To add to the dilemma, Rupert’s main motivation in doing this is profit. Does that make a difference? To answer that, imagine how you might feel differently about this whole thing if Rupert was operating from a non-profit organisation, or even giving all his profits to charity. Would that change how you feel about the deception?

So when is it acceptable to deceive people in this way? You may answer:

Never?

When it’s to their benefit?

When it’s to their benefit and there’s no benefit for the deceiver?

When it’s to their benefit and also that of a third party, but the deceiver doesn't benefit?

If you answer “never”, then you clearly have a strong black and white moral code. But there are consequences to that, and they’re not all necessarily good ones. You have to consider that in this case you could be robbing someone of life saving benefits, and perhaps a charity of much needed funds. Isn’t that hard to justify, morally?

If you answer “when it’s to their benefit”, then you’re entering a whole world of complex ad hoc case-by-case judgements which will never be straight forward. You’re moving away from fundamental principles towards something quite fluid, woolly and subjective.

And if you give either of the other two answers, then perhaps you have cause to question whether you have an objection to deception at all, or whether you merely have an objection to someone making a profit from a deception. The sin is to make money from deceiving or misleading people, not from the deception itself. The upshot of this position is that it’s preferable to put someone’s life at risk than have someone else make a profit from helping them. Now that’s an interesting moral position, isn’t it?

And what if all those previously earned profits were ploughed into developing something with ‘real’ scientific benefits? How would that change your current stance?

I find all of this quite fascinating, and I hope you do too. I think a lot of us go through life thinking about issues in very black and white terms. Dilemmas like this demonstrate that issues are rarely so easy to pin down, once you start to really think about them.

It may seem strange to be talking about morality in a blog post from a business owner, because many people seem to assume that business is an immoral activity anyway. I don’t believe that at all. I think most of us (although by no means all) have an underlying desire and aim to do ‘the right thing’. The purpose of this posting is to alert you to the possibility that the ‘right thing’ may not always be as obvious and clear cut as it appears at first sight. Sometimes you have to dig well below the surface to decide for yourself what the right thing really is. And those taking the moral high ground are often on a very unstable perch.

I’d love to know what you think.



DECISIONS, DECISIONSSocialTwist Tell-a-Friend



With the current spate of birthday celebrations amongst the many people around me, I felt compelled to pay homage to certain individuals in celebration of their making it through another year on this planet. So with that on my mind, I put on my thinking cap and used the writers best friend, the question "What if?" And this is what I came up with. Happy birthday people... Hopefully you know who you all are.

"It's a good thing that Saint Valentine's Day has dropped out of vogue for this household," said Mrs. Winterton; "what with Christmas and New Year and Easter, not to speak of birthdays, there are quite enough remembrance days as it is. I tried to save myself trouble at birthdays by just sending flowers to all my friends, but it wouldn't work; Amy has eleven green-houses and about thirty gardeners, so it would have been ridiculous to send flowers to her, and Janet has just started a florist's shop, so it was equally out of the question there. The stress of having to decide in a hurry what to give to Alison and Janet just when I thought I'd got the whole question nicely off my mind completely ruined my Karma, and then the awful monotony of the letters of thanks: ‘Thank you so much for your lovely flowers. It was so good of you to think of me.' Of course in the majority of cases I hadn't thought about the recipients at all; their names were down in my list of ‘people who must not be left out.' If I trusted to remembering them there would be some awful sins of omission."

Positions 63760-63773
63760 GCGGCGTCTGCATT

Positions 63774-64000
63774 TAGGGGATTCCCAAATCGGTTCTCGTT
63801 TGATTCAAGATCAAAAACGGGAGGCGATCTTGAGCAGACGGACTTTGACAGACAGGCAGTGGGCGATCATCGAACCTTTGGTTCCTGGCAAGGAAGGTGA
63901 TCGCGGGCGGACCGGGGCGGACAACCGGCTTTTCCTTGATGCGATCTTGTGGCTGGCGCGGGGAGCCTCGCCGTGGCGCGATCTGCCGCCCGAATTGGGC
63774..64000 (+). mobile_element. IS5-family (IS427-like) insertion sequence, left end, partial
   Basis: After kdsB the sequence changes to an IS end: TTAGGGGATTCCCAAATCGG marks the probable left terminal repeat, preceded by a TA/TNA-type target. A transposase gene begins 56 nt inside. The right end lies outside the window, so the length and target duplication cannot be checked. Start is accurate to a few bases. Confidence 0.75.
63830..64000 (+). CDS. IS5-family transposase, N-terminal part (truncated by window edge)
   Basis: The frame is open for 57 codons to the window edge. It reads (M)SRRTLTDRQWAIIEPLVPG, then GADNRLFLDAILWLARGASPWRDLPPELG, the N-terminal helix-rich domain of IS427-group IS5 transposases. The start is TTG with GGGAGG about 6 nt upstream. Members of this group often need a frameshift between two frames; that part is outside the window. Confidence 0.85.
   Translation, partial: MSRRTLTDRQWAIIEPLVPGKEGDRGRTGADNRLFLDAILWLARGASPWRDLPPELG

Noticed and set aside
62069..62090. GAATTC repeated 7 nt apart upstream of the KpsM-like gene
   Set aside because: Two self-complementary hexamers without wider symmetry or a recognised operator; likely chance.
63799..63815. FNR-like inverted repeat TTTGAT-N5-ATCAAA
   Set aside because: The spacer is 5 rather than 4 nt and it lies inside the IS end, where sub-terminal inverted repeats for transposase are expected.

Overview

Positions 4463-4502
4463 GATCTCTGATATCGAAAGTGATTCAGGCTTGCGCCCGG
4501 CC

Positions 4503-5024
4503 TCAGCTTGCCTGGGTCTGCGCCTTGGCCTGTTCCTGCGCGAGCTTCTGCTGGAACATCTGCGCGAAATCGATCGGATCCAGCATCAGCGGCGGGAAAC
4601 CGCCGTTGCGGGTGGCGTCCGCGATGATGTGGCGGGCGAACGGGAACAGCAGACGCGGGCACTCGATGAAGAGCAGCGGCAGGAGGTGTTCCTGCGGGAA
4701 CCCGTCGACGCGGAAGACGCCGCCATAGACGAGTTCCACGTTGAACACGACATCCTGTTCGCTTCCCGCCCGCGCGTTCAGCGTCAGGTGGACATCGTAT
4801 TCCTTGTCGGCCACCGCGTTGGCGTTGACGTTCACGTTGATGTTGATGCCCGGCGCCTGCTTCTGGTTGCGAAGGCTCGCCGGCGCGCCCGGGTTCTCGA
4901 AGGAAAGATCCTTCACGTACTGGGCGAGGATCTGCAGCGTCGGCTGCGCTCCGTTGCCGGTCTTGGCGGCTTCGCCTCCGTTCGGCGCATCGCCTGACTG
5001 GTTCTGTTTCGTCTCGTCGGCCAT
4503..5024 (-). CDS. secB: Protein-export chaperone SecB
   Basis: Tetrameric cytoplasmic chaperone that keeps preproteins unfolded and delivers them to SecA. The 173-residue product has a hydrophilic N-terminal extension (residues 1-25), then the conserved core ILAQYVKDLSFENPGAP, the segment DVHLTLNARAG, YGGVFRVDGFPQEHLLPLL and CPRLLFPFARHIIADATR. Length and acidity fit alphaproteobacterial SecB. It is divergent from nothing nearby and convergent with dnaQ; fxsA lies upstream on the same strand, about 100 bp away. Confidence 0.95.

"The trouble is," said Andrew to his aunt, "all these days of intrusive remembrance harp so persistently on one aspect of human nature and entirely ignore the other; that is why they become so perfunctory and artificial. At birthdays you are emboldened and encouraged by convention to send gushing messages of optimistic goodwill and servile affection to people whom you would scarcely ask to lunch unless someone else had failed you at the last moment; if you are supping at a restaurant on New Year's Eve you are permitted and expected to join hands and sing ‘For Auld Lang Syne' with strangers whom you have never seen before and never want to see again. But no licence is ever allowed in the opposite direction."

"Opposite direction; what opposite direction?" queried Mrs. Winterton.

"There is no outlet for demonstrating your feelings towards people whom you simply loathe. That is really the crying need of our modern civilisation. Just think how jolly it would be if a recognised day were set apart for the paying off of old scores and grudges, a day when one could lay oneself out to be gracefully vindictive to a carefully treasured list of ‘people who must not be let off.' I remember when I was at a private school we had one day, the last Monday of the term I think it was, consecrated to the settlement of feuds and grudges; of course we did not appreciate it as much as it deserved, because, after all, any day of the term could be used for that purpose. Still, if one had chastised a smaller boy for being cheeky weeks before, one was always permitted on that day to recall the episode to his memory by chastising him again. That is what the French would call reconstructing the crime."